Foreclosure Law in Virginia
In Arlington, Virginia is a process allowing a lender of a mortgage to take possession or ownership of the property that secured the mortgage in the first place, to cut their losses when a borrower defaults on his or her loan.
If an ordinary consumer faces foreclosure, it usually involves a home that was purchased with a mortgage from a bank. The bank will usually try to sell the house at a public option, with the hope of at least covering the remaining debt, to avoid taking a large loss.
Like every other state in the U.S., Virginia allows homeowners facing foreclosure to opt for a foreclosure by judicial sale. This is a procedure through which a court oversees the sale of the house by the lender. The purpose is to see that the lender takes reasonable steps to notify the public of the auction, and other steps to ensure that the house sells for the highest price possible. This is meant to protect the borrower, making it less likely that they'll have to pay a large deficiency judgment (the remaining amount due on the mortgage if the house sells for less than the remaining balance).
In some states, original mortgages are regarded "non-recourse" loans. This means that once the house or other property that secured the mortgage is sold, and if it sells for less than the balance of the mortgage, the lender has to absorb the loss, and cannot sue the borrower for the remainder. This usually does not apply to second mortgages or refinanced loans.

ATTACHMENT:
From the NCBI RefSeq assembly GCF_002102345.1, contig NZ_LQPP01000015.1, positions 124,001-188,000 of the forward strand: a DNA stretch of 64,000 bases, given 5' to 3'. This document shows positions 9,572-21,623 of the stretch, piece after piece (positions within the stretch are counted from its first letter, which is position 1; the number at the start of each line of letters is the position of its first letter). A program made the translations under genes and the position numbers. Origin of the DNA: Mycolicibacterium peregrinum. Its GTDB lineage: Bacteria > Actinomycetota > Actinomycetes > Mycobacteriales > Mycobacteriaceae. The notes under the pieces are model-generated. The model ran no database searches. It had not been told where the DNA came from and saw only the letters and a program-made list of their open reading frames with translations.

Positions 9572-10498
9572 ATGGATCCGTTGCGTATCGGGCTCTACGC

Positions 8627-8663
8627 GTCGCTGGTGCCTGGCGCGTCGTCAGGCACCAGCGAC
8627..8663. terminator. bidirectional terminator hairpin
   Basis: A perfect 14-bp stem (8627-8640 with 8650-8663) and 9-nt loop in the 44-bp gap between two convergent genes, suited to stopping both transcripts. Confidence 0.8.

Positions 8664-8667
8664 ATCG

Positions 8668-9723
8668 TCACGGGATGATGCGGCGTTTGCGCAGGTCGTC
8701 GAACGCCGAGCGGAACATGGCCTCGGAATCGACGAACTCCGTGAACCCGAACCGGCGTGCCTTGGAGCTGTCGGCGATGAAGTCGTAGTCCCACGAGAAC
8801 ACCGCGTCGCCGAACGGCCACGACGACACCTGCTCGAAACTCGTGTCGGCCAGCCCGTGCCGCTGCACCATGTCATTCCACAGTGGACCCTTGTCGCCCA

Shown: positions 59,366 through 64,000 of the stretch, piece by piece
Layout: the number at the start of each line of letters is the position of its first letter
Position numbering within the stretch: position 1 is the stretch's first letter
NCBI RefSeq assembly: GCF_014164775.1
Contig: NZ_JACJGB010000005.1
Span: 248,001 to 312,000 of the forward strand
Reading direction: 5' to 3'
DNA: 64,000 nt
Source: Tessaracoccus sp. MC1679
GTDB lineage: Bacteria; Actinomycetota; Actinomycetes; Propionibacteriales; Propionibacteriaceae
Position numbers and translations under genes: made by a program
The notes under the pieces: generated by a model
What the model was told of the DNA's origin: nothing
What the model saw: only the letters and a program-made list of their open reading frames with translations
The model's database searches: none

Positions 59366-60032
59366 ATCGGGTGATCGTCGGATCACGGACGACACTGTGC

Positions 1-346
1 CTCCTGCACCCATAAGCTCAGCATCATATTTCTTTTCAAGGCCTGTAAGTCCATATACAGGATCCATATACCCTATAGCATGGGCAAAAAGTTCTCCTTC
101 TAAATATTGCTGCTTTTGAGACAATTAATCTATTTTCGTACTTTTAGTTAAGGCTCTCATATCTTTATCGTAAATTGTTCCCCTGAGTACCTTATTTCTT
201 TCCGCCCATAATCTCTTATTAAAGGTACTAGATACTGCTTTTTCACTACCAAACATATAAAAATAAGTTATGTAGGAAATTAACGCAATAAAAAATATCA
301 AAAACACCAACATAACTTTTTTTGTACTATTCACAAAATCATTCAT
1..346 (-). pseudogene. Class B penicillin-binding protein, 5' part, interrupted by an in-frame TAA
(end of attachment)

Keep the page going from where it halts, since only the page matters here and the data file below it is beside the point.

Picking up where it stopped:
How to Possibly Avoid Foreclosure in Arlington, Virginia
It's very important that you engage in continued communication with your bank. Lenders are surprisingly willing to make accommodations if it means they still get paid something, but in order to accommodate your case, they have to know about it.
You should be mindful of the fact that your bank wants you to make your monthly mortgage payments - they likely aren't scheming to trick you into giving up your home. This isn't out of altruism, it's due to the fact that foreclosure is almost never as lucrative for the bank in the long run than a mortgage that is paid in full over a period of years or decades, with interest accruing the whole time. For a bank, a foreclosure is just a last resort to cut their losses.
If your financial situation suddenly changes, your lender may be willing to change the terms of your loan, at least temporarily, permitting for lower monthly payments. If this means that they will be able to get some money from you, with default as the alternative, it can become an attractive option for everyone involved.
Some buyers in Virginia, when none of the above options have worked, resort to a "short sale." This involves selling a house which is about to be foreclosed, usually for less than its market value. If the house sells for less than what's left on the mortgage, the homeowner is relieved of the duty to pay the balance. If you have decided that you have no hope of making your mortgage payments, and foreclosure seems inevitable anyway, this might be the way to go.
Can a Arlington, Virginia real estate attorney help?
If you are worried that your Arlington, Virginia house is going to be foreclosed, and want to try and stop this, a reputable real estate lawyer can help.